Leadership Best Practices

Leadership is getting people to want to do what needs to be done, and it provides the energy for change and the commitment to sustain it. It requires a range of activities, including empowerment, motivation, communication, listening, and providing both direction and feedback to team members.

But in a recent article, Gallup reported that only 21% of U.S. employees strongly agree that they have received meaningful feedback in the last week.

The piece goes on to list the following guiding principles:

  1. Make feedback timely and futuristic. It’s important for managers to address issues as they come up, but rather than looking “backward” it is best to focus on the future. “Be specific and timely with suggestions so the employee can implement them immediately, but don’t criticize the person as a person — that’s looking backward. Instead, emphasize specific improvements to look forward and get results faster.” In other words, instead of telling people what “not” to do, share the actions they should take going forward.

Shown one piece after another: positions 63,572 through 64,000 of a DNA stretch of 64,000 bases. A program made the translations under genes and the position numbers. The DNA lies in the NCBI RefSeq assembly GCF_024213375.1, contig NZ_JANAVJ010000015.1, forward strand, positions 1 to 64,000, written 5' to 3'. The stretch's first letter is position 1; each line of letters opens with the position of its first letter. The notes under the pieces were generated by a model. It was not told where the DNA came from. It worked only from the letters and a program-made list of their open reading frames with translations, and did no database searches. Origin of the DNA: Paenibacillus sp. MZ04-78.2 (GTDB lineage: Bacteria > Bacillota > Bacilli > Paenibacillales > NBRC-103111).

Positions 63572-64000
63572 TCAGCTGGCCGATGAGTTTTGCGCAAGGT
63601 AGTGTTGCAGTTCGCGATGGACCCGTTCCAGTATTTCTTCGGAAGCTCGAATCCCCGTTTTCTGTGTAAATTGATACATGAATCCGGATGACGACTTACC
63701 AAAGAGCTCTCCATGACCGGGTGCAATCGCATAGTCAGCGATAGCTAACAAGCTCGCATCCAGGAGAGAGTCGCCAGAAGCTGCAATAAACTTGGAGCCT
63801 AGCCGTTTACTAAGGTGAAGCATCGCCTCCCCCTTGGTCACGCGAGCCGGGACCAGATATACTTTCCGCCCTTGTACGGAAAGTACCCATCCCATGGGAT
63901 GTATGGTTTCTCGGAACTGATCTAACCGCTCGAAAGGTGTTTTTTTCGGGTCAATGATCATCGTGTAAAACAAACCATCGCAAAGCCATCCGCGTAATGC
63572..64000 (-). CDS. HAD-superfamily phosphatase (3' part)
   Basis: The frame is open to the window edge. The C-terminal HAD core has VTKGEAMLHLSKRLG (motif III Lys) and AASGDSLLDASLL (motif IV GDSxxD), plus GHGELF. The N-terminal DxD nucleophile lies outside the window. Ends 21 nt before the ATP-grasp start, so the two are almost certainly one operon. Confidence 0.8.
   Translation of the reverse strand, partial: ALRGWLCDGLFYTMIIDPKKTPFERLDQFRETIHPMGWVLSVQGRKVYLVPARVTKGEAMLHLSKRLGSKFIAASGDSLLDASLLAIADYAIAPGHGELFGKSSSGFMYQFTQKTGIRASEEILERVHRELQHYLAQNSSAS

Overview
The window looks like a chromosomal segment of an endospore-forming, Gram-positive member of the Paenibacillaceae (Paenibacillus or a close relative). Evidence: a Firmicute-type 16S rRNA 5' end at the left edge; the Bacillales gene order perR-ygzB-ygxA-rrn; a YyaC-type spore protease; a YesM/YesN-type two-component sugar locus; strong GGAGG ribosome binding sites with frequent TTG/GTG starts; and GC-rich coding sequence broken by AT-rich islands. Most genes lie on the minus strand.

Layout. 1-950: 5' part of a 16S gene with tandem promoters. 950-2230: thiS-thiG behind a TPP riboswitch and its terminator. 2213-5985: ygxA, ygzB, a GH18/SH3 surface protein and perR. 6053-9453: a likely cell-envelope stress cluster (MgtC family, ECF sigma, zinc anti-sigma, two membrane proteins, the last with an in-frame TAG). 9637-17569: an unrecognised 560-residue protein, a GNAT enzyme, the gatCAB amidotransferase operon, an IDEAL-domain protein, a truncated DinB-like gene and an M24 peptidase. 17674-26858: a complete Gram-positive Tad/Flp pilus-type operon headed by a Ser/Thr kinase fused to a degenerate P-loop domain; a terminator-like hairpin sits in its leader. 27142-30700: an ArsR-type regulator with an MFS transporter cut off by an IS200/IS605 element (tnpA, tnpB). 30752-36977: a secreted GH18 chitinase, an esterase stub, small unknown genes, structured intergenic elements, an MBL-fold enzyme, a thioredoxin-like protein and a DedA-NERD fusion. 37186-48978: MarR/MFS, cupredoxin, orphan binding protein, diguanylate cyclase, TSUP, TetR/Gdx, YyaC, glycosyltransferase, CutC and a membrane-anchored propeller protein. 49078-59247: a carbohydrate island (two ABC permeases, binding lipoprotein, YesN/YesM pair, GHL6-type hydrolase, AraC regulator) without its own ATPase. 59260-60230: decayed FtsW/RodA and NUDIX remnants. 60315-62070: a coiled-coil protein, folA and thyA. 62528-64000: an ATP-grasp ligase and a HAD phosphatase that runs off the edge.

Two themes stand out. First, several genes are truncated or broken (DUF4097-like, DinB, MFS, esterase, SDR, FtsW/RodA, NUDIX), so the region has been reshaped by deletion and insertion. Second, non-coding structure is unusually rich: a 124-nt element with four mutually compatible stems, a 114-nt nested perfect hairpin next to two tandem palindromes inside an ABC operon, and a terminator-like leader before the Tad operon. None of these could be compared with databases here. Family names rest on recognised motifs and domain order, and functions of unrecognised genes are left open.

2. Promote strengths. Highly engaged workers say that they use their strengths at work. In addition, the article notes that positive reinforcement helps people recognize their potential. As noted above, giving people feedback based on weaknesses simply alerts them as to what they shouldn’t do. It’s possible to work on weaknesses, but the learning process is significantly more frustrating, progress is slower and the result tends to be average instead of excellent. Telling employees how to succeed — not how to stop failing — is more effective.
  3. Explain the fallout. Actions have consequences, but not all consequences are punitive, and people may not know what they are. “Managers should share with people the downstream effects of their behavior on other team members, the company and their own potential for advancement.”

Read the full article…